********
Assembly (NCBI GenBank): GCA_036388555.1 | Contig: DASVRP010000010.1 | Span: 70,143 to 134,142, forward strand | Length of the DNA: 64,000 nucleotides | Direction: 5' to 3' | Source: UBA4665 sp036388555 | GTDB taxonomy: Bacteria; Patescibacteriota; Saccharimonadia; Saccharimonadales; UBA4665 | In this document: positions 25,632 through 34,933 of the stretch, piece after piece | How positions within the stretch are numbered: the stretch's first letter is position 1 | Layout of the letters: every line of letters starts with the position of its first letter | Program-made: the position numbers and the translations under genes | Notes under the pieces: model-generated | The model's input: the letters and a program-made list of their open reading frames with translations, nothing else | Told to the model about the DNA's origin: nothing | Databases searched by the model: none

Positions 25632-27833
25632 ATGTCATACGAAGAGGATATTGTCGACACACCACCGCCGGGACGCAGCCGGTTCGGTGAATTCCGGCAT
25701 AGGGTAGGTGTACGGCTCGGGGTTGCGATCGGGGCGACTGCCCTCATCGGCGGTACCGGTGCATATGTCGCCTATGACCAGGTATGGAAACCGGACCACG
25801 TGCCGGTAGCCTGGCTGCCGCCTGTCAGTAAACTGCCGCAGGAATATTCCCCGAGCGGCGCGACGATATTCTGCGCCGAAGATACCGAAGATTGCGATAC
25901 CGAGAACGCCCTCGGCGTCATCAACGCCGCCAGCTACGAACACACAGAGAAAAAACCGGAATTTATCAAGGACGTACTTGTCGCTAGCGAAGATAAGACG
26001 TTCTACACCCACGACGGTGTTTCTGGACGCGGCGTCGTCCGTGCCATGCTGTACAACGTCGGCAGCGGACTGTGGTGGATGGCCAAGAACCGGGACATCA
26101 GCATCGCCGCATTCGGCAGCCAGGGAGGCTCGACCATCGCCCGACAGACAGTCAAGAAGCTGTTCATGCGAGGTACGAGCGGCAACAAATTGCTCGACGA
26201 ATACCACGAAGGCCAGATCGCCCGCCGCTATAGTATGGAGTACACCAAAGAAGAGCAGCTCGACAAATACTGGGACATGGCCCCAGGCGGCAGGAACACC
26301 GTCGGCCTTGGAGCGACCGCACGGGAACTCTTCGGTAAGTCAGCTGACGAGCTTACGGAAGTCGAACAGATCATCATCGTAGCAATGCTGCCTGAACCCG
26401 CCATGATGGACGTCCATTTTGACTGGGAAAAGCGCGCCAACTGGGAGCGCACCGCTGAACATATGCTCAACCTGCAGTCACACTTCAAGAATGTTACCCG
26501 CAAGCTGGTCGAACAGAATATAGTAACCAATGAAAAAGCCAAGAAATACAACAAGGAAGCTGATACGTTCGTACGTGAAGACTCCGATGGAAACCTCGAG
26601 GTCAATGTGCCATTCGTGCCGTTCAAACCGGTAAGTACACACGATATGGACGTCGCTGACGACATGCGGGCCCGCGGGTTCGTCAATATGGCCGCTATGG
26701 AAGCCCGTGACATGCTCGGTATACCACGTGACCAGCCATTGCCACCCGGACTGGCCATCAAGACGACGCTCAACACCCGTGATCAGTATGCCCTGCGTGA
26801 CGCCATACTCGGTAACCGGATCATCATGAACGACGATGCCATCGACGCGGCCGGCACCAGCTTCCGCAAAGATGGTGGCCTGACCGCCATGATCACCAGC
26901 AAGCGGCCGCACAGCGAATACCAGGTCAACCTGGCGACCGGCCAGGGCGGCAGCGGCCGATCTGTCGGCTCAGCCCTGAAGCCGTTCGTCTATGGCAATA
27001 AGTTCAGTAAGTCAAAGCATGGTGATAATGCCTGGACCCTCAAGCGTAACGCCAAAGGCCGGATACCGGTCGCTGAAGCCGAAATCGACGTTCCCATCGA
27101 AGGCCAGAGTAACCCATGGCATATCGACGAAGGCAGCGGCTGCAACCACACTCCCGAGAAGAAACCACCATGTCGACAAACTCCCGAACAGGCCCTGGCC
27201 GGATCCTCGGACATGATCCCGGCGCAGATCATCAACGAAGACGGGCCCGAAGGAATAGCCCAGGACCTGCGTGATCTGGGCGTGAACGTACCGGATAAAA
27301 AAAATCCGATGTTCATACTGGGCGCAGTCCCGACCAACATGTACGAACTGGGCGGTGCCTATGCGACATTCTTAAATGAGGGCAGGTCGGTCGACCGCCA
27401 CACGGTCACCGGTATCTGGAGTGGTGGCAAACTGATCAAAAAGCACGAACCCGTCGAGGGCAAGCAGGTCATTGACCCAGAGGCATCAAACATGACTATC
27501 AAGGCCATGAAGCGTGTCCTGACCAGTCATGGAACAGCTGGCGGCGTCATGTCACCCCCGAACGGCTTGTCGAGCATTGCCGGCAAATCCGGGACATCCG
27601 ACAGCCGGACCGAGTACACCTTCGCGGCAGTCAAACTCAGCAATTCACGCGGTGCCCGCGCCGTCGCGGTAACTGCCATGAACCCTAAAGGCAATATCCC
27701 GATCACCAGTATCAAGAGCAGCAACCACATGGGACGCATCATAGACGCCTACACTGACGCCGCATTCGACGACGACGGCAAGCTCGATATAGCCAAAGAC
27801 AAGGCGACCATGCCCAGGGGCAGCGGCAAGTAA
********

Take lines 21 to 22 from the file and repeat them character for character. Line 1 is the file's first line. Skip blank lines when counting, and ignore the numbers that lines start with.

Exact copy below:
27401 CACGGTCACCGGTATCTGGAGTGGTGGCAAACTGATCAAAAAGCACGAACCCGTCGAGGGCAAGCAGGTCATTGACCCAGAGGCATCAAACATGACTATC
27501 AAGGCCATGAAGCGTGTCCTGACCAGTCATGGAACAGCTGGCGGCGTCATGTCACCCCCGAACGGCTTGTCGAGCATTGCCGGCAAATCCGGGACATCCG